Q: What is your outlook for the Middle East?
The Middle East will continue to go through socioeconomic
reforms. The change in some countries will be faster than the others. The unrest
has spread from Tunisia to Egypt, Jordan, Libya, Algeria,
Bahrain, and Yemen. We also saw rising tensions in Kuwait between the parliament
and the Prince and the civic movement by the stateless Arabs. Saudi Arabia's king is old and the
power transition period can be critical. There
are deep social tensions in Saudi Arabia; they could be brought up to the
surface by the high unemployment rate and widening gaps in wealth
and power between the populations.
As for the two main non-Arab countries in the Middle East,
Israel and Iran:
Israel is under tremendous security, political and economic pressures
caused by the loss of Turkey and its main Arab allies, the disillusionment of
the Palestinians with the peace process, the
increasing tensions with its neighbors, the diminishing power and influence of
the US, and the increasing size of its own disenfranchised populations of
African and Arab origins. All these factors present formidable challenges to
Israeli policy makers.
Iran has more than 30 million people living under the poverty
line. The problem is exasperated by the enormous pressure imposed by the
economic sanctions driven by the US and Israel. We
saw the mass protests after the last elections and the recent demonstrations
inspired by Egypt's uprising.
The region is under a pressure
cooker. If cooler heads do not prevail, we could see a conflict that could
damage the region and cause a global economic recession, especially if the oil
production or transportation are affected.
Q: What are the driving forces behind the Middle East unrest?
Although the protesters in Egypt and
neighboring countries are calling for democratic reforms, in reality they are
calling for a better economic life. Democracy is only a means to an end. I believe
the driving forces behind the Tunisian and Egyptian uprisings are economical. A
chronic high unemployment rate combined with an inflation in food prices is a
volatile mix that can lead to major civic outbursts.
To understand what is happening and what is going to happen you
need to look at inflation as a force of pressure. If the socioeconomic system of
a country is open and democratic, the pressure will dissipate through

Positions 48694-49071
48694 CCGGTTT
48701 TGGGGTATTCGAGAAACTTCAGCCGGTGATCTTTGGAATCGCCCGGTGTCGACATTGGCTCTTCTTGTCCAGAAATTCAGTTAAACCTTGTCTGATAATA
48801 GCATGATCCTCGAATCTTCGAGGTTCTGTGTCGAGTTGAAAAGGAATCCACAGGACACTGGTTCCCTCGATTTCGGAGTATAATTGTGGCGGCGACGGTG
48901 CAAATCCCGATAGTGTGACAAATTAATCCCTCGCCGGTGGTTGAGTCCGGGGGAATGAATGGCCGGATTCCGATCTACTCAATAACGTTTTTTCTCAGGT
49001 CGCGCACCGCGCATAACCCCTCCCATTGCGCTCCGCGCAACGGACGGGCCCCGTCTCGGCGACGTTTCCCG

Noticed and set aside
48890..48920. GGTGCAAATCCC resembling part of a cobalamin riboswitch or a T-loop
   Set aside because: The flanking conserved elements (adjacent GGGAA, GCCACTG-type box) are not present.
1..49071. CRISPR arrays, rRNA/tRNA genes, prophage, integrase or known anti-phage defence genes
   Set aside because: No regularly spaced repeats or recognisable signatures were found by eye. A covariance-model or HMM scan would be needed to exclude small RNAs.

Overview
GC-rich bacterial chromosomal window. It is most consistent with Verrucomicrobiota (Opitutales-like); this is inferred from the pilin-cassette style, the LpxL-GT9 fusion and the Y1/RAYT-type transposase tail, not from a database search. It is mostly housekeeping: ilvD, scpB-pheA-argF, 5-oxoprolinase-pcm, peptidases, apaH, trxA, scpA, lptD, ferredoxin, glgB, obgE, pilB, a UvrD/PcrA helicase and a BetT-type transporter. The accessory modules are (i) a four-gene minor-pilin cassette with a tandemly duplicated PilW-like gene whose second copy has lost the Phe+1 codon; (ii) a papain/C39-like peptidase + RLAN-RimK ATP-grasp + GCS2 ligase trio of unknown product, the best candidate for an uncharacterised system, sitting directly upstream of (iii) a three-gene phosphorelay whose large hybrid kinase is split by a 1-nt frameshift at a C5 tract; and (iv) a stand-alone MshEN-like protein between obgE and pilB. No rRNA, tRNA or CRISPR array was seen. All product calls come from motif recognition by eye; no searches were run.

elections and peaceful change of government. On the other hand, if the system is
closed, it might be able to contain the pressure for a while, but the pressure
will build up with time and at a certain point it will exceed the strength of
the system causing it to crack. We saw it in Tunisia and Egypt. In other nations, this pressure release may take other forms such as
racial, ethnic, or religious conflicts.
Rulers who learn from history and create a socioeconomic system
that is open will achieve stability and continuity. Those who fight against the
socioeconomic laws may win some battles in the short term, but will lose
From a global perspective, what is happening today is simply
part of the process of moving towards the new world order and part of the shift
of power from the West to the East. The Middle East is at the center of that
Q: Do you think the sectarian conflict in Bahrain could
spread to neighboring GCC countries?
On the surface, it appears that what is going in Bahrain is
sectarian, in reality it is economic. Egypt's ex-President, Hosni Mubarak,
alleged that the unrest was incited by external forces and governments. He
missed the real causes of the unrest and now he is out of power. Many analysts
are confusing the cause with the effect. The cause is the economic conditions
and the distribution of wealth; the effect is sectarian, political, national divisions and unrest.
From a psychological point of view, when people go under
pressure in life, be it economic or otherwise, they seek support from the
people closest to them, usually religious or ethnic groups. They also